For the second time in two weeks, a parts supplier is disrupting production at Honda Motor Co. (NYSE: HMC) plants in China. The company last week settled a strike at a transmission plant that had halted Honda’s Chinese production. The latest strike is at a plant that makes parts for the car’s exhaust system and has not yet had any effect on production. So far, other car makers with operations in China have not been affected. Volkswagen, General Motors, Ford Motor Co. (NYSE: F), and Toyota Motor Co. (NYSE: TM) all have plants in China.
Chinese workers have grown more demanding in the past few years as the country’s enormous economic success has contributed to rising prices and inflation. Workers who were once satisfied to have a job now want to earn enough to make the job worthwhile.
The only officially sanctioned trade union in China, the All China Federation of Trade Unions, is viewed by most workers as totally irrelevant and they have taken matters into their own hands. That works for the smaller groups, such as the 500 at Honda’s exhaust factory, but it does not work so well at huge plants like Foxconn, which employs some 300,000 workers. Foxconn, like Honda, recently promised to increase worker pay substantially following a rash of suicides that have been attributed to long hours and low pay. Foxconn manufactures electronics for companies including Apple Inc. (NASDAQ: APPL), Dell Inc. (NASDAQ: DELL), and Hewlett Packard Co. (NYSE: HPQ).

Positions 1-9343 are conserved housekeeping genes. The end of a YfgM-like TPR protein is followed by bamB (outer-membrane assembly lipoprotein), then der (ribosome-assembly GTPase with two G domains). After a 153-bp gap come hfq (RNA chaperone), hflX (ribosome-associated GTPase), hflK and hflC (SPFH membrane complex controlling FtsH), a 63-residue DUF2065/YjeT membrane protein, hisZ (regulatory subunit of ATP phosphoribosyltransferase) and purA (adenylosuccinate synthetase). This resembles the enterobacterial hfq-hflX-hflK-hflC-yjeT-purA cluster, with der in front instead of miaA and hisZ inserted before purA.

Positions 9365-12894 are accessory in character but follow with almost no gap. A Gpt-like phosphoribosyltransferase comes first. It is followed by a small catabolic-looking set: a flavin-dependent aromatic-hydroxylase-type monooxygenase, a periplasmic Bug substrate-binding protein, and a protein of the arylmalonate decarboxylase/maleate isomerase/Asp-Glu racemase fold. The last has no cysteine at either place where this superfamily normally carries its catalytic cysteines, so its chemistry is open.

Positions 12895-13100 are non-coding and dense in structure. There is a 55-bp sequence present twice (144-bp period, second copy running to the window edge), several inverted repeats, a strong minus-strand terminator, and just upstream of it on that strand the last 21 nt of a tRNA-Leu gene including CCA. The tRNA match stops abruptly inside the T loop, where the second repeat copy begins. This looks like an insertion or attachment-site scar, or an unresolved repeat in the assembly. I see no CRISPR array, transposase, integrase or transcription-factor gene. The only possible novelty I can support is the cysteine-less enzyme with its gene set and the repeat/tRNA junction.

Volkswagen sold 1.4 million cars in China in 2009, and wants to grow that number to 2 million in 2010. The AP reports that China contributed about $837 million to the company’s profits last year. A shrewd union organizer might well target VW as the next target for increased wage demands.
In its recently settled strike, Honda agreed to pay its workers an additional $53.80/month, bringing the average monthly salary at its transmission plant to about $335, more than double the government-set minimum wage of about $135/month and Honda’s average salary in China of about $150/month. The new strike is likely to be settled for roughly the same amount
A report in a publication called the “China Labour Bulletin” notes that copycat labor actions are common in China. In manufacturers’ favor is the unorganized nature of the strikes and the very low starting point of the wages being paid. Even if wages rise substantially for every worker in China, the productivity of Chinese labor will still be a huge plus for the country.